LOUISVILLE, Ky. (AP) - A former Kentucky high school football
coach was found not guilty Thursday in the death of a player who
collapsed at a practice where the team was put through a series of
sprints on a hot summer day.
Attorneys said the case was the first time a football coach was
charged in the death of a player. It was closely watched by those
involved in youth athletics and has already resulted in changes to
Kentucky law and other efforts to make practices safer for
Former Pleasure Ridge Park High School coach David Jason
Stinson, 37, was charged after 15-year-old Max Gilpin collapsed at
an August 2008 practice as the team ran a series of sprints known
as "gassers." He died three days later at a Louisville hospital
of heat stroke, sepsis and multiple organ failure. His temperature
reached at least 107 degrees.
The jury deliberated for about 90 minutes, and Stinson hugged
defense attorney Brian Butler after the verdict was read.
"That's why they came back quickly, because he was innocent,"
said Butler, who characterized the charges of reckless homicide and
wanton endangerment as a "witch hunt." Stinson left without
speaking to reporters.
During the trial, players said Stinson ordered the gassers as
punishment for the lack of effort they showed at practice on a day
where the temperature and heat index were both 94 degrees.
Prosecutors relied on a series of Gilpin's teammates who
testified that several teens became ill during the gassers,
vomiting or bowing out with ailments.
Several experts testified that Gilpin suffered from exertional
heat stroke, which led to his death. One witness, University of
Connecticut associate professor Douglas Casa, testified Gilpin
could have been saved if he'd been immersed in ice water almost
immediately after collapsing.
Stinson's defense relied on players who testified that they only
ran a few more wind sprints than normal that day. Three of Gilpin's
classmates, along with his stepmother, testified that Gilpin
complained of not feeling well throughout the day he collapsed.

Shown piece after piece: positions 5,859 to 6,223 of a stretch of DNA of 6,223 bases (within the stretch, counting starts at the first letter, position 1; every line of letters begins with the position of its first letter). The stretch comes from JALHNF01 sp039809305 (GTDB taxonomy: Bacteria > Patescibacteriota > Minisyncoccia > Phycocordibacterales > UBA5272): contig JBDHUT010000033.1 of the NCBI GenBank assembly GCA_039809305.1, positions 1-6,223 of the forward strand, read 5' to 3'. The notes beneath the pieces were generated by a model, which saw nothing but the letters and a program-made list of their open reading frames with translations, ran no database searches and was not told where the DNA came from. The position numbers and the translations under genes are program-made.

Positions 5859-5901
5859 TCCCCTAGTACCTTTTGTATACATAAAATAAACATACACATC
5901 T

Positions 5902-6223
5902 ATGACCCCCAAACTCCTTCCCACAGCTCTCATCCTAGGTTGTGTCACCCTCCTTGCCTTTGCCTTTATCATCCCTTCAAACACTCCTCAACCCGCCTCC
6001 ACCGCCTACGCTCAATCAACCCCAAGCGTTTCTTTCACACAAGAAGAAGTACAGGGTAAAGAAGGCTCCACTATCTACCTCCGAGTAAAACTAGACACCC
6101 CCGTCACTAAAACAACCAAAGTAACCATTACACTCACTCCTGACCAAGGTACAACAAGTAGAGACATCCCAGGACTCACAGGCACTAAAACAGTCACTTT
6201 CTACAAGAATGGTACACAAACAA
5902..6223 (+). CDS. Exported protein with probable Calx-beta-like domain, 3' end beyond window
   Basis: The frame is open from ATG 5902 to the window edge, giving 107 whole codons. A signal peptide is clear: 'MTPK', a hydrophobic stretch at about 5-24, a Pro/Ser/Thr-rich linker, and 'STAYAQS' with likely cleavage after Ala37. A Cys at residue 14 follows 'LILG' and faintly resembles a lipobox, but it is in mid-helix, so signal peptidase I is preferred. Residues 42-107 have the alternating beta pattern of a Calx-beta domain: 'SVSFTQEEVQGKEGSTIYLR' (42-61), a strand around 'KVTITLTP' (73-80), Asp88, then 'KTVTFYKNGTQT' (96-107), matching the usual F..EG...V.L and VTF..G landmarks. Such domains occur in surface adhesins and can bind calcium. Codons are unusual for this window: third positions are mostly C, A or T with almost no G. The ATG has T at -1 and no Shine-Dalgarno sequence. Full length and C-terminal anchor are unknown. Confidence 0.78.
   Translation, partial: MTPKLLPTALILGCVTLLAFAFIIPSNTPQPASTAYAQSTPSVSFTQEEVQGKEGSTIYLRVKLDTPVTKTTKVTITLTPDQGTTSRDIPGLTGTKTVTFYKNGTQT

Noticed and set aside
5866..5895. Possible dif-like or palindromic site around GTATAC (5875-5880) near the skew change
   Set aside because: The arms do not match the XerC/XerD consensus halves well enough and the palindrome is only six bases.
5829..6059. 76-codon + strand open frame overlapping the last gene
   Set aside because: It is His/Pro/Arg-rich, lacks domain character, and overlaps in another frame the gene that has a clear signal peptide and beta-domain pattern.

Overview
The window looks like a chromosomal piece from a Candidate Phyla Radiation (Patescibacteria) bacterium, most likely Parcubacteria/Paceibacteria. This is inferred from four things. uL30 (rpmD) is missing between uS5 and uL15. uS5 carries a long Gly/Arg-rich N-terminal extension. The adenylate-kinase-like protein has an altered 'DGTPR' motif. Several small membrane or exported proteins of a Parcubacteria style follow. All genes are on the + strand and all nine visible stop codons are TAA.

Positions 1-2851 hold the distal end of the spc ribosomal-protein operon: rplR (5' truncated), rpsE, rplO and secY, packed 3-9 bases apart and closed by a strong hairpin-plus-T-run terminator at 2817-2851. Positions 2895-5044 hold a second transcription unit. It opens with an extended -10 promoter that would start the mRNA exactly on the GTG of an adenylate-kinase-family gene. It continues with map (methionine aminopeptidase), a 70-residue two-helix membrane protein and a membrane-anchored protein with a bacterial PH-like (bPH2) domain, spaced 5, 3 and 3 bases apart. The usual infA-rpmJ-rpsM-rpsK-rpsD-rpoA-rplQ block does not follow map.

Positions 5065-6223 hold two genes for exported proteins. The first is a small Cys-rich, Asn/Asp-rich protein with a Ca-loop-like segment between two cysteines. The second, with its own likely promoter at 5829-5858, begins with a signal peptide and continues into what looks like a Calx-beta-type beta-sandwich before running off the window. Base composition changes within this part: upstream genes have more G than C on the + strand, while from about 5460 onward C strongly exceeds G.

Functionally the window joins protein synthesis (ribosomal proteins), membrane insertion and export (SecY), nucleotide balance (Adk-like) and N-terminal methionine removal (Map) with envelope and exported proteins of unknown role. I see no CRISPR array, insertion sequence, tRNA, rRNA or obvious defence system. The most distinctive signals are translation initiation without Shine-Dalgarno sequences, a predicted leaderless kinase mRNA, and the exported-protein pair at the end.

Defense medical experts told jurors that it appeared a
combination of heat, the use of the dietary supplement creatine and
attention deficit disorder drug Adderall, and being ill were the
main factors that contributed to Gilpin's death, which they called
The medical experts also said little could have been done to
save Gilpin because his temperature was so high for so long before
he made it to the hospital and began cooling down.
Gilpin's mother, Michele Crockett, said the trial told the story
of what led up to her son's death and was "an uphill battle" for
prosecutors. But because the public heard the details of what
happened, the trial was worth it, she said.
"We feel fortunate that it was even brought to the jury,"
Crockett said. "We can live with it. We can live with that."
"We know Max didn't die in vain," said Gilpin's father, Jeff
One of the prosecutors, Assistant Commonwealth's Attorney Leland
Hulbert, said he hoped the case would prompt coaches to pay closer
attention to their players.
"I do think some good will come out of this trial," Hulbert
Some of those changes came in the months before the trial:
Kentucky lawmakers this year passed legislation that led to a
four-hour online course for coaches on emergency planning and
recognition; temperature-related illnesses; head, neck and facial
injuries; and first aid.
Jefferson County Public Schools also now require all athletes
and at least one parent to watch a 40-minute video that touches on
everything from dietary supplements to bacterial infections. Local
high school coaches must attend a seminar on using positive
reinforcement when dealing with students.
Also this year, the National Athletic Trainers' Association
issued a report recommending more stringent heat-related guidelines
at the high school level. Among the recommendations were
eliminating two-a-day practices during the first week of August
drills and giving players more time to recuperate.
The executive director of the Kentucky Football Coaches
Association said the trial was closely watched because a conviction
would have affected all teams.
"Looking forward on what the ramifications could have been if
he had been found guilty, I would be afraid to even guess what
could have possibly happened," Jimmie Reed said.
"It's a tragic situation on everyone's side and we followed
this with great sadness for the athlete and also for the coach
involved," said Marje Albohm, president of the National Athletic
Trainers Association. "It truly puts a focus on the health care of
our high school athletes."
Sheldon Berman, superintendent of Jefferson County Public
Schools, said in a statement that Stinson, who has been working in
a non-instructional position, is now cleared to return to teaching
and eligible to apply for a coaching position. Berman said
administrators would meet with him to determine his future
Associated Press Writers Dylan T. Lovan, Janet Cappiello Blake
and Malcolm C. Knox contributed to this report.
(Copyright 2009 by The Associated Press. All Rights Reserved.)